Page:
Pole vaulting mum Demi Payne has proven a standout performer in the early US indoor campaign. SPIKES chats to the 23-year-old athlete who recently catapulted her way to a world leading mark and number three on the all-time US lists.
It was February 2013 when University of Kansas student and pole vaulter Demi Payne received the gobsmacking news she was pregnant. Aged 21, the news came as a bolt from the blue, leaving the 4.25m college pole vaulter feeling “scared to death”.
“My initial reaction was I was going to lose my scholarship and also that I'm not going to be able to pole vault any more,” she says.
Fast forward 23 months and Payne – now mum to 16-month-old daughter Charlee – caused a ripple in the track and field world last month by clearing a world-leading vault of 4.75m at the Convention Center in Albuquerque, New Mexico. It was a performance that elevated her to number three on the all-time US rankings behind Jenn Suhr and Stacy Dragila.
Hers is a happy, if unexpected tale of an athlete who has used the power of motherhood to inspire her to reach unexpected heights.
Raised in New Braunfels, Texas, Payne grew up with a pole vault pit in her back garden – her father, Bill, was a 5.86m vaulter and US representative at the 1995 World Championships – but was initially resistant to the event. She preferred to play volleyball and basketball until in her high school freshman year her dad sat her down and told his daughter she had the tools to be a pole vaulter.
Payne has posted four of the top five jumps in NCAA history, including this 4.62 last Friday
Turns out dads do know best: she caved in and was a natural from the get go.
“On my first try I jumped 10ft 6ins [3.20m] and that was the moment is which was like 'wow, I might be good at this',” she says.
She won a scholarship to attend the University of Kansas and achieved her first 4m jump in 2011. Under the coaching of Tom Hays and mentored by her father, whom she describes as her “number one inspiration”, she continued to make steady progress.
In 2012 she cleared 4.22m and then edged out to 4.25m in January 2013. But then her whole world froze the following month with news of her pregnancy. She first broke the news to her mum, Dana Macfarlane, a former Baylor University basketball player, before having the “difficult” conversation with her dad.
“He is a man who probably wants pole vaulting success for me even more than I do,” Demi explains. “I remember I wasn’t intending to tell him until after the Big 12 meeting.
“He called me the night to ask how I was feeling and I said ‘I feel good’, even though on the inside I was falling apart. He then said ‘I know [about the pregnancy]’ and he cried. It was not a cry of disappointment, but it was a cry that everything will be okay.
“I knew from that point everything was going to be alright.”
Payne after she cleared her world-leading NCAA record 4.75m in New Mexico, which improved her PB by 0.5m
Payne worked hard to stay fit during pregnancy, running up until nine months. Charlee was born in October 2012 and, despite finding the initial adjustment to motherhood hard, just a month-and-a-half later she made her competitive return with a 3.80m leap.
In early 2014 she met up with pole vault coach Jeff Erickson, a family friend who she had known since she was young. In August, after a couple of coaching sessions, the 6ft-tall vaulter transferred to study and train with Erickson at the Stephen F. Austin State University in Texas, near to her family and support system. She now lives in a two-bedroom house close to campus with her fiancé, Thomas Taylor.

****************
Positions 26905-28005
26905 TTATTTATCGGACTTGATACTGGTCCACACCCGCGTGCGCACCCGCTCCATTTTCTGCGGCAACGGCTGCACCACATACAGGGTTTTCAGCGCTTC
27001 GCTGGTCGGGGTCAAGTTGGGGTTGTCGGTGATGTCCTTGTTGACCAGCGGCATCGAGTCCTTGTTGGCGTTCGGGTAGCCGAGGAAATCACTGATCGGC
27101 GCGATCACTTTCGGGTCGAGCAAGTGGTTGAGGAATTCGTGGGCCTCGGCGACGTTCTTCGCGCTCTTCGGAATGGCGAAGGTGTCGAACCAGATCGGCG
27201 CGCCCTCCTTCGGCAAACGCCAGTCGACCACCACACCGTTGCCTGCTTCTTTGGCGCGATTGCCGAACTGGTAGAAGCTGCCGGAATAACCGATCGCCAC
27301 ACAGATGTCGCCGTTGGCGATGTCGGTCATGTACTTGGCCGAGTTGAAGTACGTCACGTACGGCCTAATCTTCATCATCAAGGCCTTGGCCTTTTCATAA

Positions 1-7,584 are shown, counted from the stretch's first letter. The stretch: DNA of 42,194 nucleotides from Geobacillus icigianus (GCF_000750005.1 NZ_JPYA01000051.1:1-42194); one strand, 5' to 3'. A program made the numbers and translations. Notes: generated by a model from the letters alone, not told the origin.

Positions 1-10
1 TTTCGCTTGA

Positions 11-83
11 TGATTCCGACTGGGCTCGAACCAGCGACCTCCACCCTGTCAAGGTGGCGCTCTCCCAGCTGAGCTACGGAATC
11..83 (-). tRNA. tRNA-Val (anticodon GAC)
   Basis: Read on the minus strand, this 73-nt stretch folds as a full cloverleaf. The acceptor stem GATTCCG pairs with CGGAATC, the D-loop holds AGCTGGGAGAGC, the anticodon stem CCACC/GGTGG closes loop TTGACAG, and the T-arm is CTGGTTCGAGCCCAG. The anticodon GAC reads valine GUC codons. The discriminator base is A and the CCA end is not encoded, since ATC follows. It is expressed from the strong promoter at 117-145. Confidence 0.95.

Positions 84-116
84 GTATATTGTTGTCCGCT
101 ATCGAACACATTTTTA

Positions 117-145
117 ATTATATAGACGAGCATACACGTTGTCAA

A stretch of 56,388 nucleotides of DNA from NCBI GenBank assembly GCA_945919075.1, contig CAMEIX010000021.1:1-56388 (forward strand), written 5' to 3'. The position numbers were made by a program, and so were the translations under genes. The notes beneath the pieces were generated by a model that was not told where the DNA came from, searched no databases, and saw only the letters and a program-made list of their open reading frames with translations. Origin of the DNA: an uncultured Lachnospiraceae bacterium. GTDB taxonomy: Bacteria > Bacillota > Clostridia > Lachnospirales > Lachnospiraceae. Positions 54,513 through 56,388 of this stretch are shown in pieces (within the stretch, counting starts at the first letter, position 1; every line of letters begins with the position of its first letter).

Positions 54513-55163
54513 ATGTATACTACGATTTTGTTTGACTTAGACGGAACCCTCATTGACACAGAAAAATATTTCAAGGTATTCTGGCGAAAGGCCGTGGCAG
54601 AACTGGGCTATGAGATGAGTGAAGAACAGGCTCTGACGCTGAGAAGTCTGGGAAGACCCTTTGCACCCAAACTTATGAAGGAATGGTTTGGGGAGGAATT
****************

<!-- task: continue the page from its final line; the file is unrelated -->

It has proven an inspirational decision: with Erickson’s help Payne has reconstructed her technique and her mindset.
“Jeff's been amazing in that he has changed the way I think and my attitude going into pole vault practise,” she says.
“He has completely changed the way I plant. I used to overplant, but by changing it has allowed me to get on bigger poles, which has allowed me to jump bigger heights.”
Payne with daughter Charlee: “She is the reason why I am pole vaulting right now”
Payne has moved from using 13ft 6ins (4.11m) poles to practising with 15ft (4.57m) poles. In her 2015 season opener in Belton, the Texan improved her lifetime best to 4.50m. Two weeks later in College Station she cleared 4.63m. Then came her eye-catching 4.75m in Albuquerque.
“I had an expectation this year that I wanted to jump high, but the fact it has happened so early in the season has blown my mind,” she explains. “To clear 4.75m was the craziest moment. To go third behind Jenn Suhr and Stacy Dragila on the US all-time lists is humbling. It doesn't even feel real.”
Her dazzling early season form has swelled her confidence. The next big goal is the NCAA Championships, and her sights are now also fixed on the Beijing World Championships in August and the 2016 Rio Olympics.
There is one element in her astonishing progression that should not be overlooked, and that is her daughter, Charlee.
“She is the reason why I am pole vaulting right now,” Payne adds.
“Charlee has completely changed my focus. I want her to grow up and be proud of her mom not only in pole vault, but in every way. I've also changed my focus in the classroom and last semester I had my highest ever points average of 4.0.”
“Looking back, it is hard to put into words. I went from thinking my whole life was over to being on top. It is so amazing the path that God has sent me on.
“Incredible. I went from being an okay vaulter to one of the best. It is crazy to think about.”
Photograph: Hardy Meredith/SFA Athletics and New Mexico Athletics